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January 6, 2015
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Legal experts warn military courts will undermine independence of judiciary

Karachi

January 6, 2015

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Karachi
The proposed amendment to the Constitution of Pakistan to make room for military courts is a violation of the basic structure of the constitution and must be avoided at all costs.
So opined Barrister Salahuddin Ahmed, former president of the Karachi Bar Association (KBA), while addressing a press conference at the Karachi Press Club on Monday afternoon.
Delving deeper into the issue, he said that through this amendment, the judiciary, which should be absolutely independent to maintain neutrality and hence true dispensation of justice, would become a part of the executive. The executive of which the army was a part, he said, could not be expected to be neutral in the process of justice dispensation.
He said the focus should be on fixing the problems rather than just handing institutions over to the army. According to Ahmed, what was really needed and still needed to be done was a complete overhaul of the existing structure of the justice system and a holistic approach, rather than experimenting with the constitution which, in the long run, would prove extremely damaging to the country’s body-politic.
He said nothing had ever been done to revamp and brush up the justice system.
He pointed out the flaw in the system whereby, the prosecutors were hindered in the performance of their professional duties because of lack of protection from officialdom and said so often they complained of threats from offenders and criminals and in keeping with the natural instinct of self-preservation, they could not execute their due duties diligently.
“Threats come not only from offenders but also from officialdom, including all classes of bureaucracy, thus reducing prosecutors’ ability to mete out undiluted justice. Sometimes, there are instructions from the officialdom not to punish a person despite being proven guilty because he was considered a ‘strategic asset’. On other occasions, the offender happened to be very well connected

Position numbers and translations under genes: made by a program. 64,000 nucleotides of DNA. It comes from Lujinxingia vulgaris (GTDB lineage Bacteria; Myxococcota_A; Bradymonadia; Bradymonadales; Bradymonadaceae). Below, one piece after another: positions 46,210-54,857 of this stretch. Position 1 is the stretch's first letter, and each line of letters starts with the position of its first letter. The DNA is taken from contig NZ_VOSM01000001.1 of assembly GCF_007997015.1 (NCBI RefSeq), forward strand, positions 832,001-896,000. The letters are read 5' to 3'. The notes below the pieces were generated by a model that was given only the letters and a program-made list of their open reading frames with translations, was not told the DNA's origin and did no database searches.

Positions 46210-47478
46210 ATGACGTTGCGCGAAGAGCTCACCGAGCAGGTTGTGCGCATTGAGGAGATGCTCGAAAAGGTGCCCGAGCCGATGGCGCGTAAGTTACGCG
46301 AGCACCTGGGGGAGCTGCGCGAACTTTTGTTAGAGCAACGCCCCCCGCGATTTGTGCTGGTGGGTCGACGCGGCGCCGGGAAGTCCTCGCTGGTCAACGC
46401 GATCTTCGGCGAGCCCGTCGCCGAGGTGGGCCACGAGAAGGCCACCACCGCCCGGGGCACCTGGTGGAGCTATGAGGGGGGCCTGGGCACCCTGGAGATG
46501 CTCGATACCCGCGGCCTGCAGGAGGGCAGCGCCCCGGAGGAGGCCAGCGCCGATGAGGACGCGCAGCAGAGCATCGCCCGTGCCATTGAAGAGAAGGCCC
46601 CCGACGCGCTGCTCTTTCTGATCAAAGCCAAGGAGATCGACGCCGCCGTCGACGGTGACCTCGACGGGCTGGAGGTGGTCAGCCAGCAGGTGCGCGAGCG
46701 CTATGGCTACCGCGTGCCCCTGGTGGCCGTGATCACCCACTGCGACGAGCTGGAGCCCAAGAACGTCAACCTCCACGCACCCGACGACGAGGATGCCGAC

and meting out punishment to him can get the prosecutor into trouble,” he said.
“Would it not be far better to revamp the system to save the investigators and prosecutors from threats and intimidation rather than merge the judiciary and executive and deprive the system of independence?”
He asked who will decide which case went to military courts and which case went to civil courts. He said instead of setting up new courts, the existing system be revamped.
“If we are going to allow this encroachment by the military, then we might as well hand over payment of utility bills to the army,” he quipped. “The war on terror will have been lost if human and fundamental rights suffer.”
Also speaking on the occasion was Anis Haroon of the Women’s Action Forum (WAF). She was of the view that by approving military courts, political parties had also defeated their own political struggles, wherein they had fought for democracy and against dictatorial onslaughts in the past. “For military courts to be ushered in through the democratic process would be a stain the political parties will not be able to wash away,” she said. “The political parties should immediately withdraw their support for military courts.”
She said that the country had faced dictatorships, martial laws, and such militarised solutions earlier too. However this time, she said, regrettably, the initiative had come from the democratic process.
Karamat Ali, the director of Pakistan Institute of Labour Education and Research (Piler), was of the view that instead of getting the army embroiled in the judicial process, a far better thing to do would be to adopt a holistic approach and make justice accessible to all citizens regardless of their stations in life. The state, instead of resorting to undemocratic methods should enable every citizen to live a life of dignity, something that is incumbent on the state. “What causes phenomena like terrorism is an utter lack of justice and equality. True, terrorism must be wiped out. We all whole-heartedly support that but in this regard the thing to be done first is wiping away the inequality in society, said Ali.
The national consensus, he said, was not on military courts but on wiping out terrorism.
Like Barrister Salahuddin Ahmed, Ali also opined that prosecutors should be assured of full protection to help the justice system function smoothly.
Asad Butt, a prominent figure in the field of human rights, rejected the establishment of military courts contending that it would be a direct violation of fundamental and human rights.
The press conference was held jointly by the WAF, the Human Rights Commission of Pakistan (HRCP), Forum for Secular Pakistan, Aurat Foundation and Piler.

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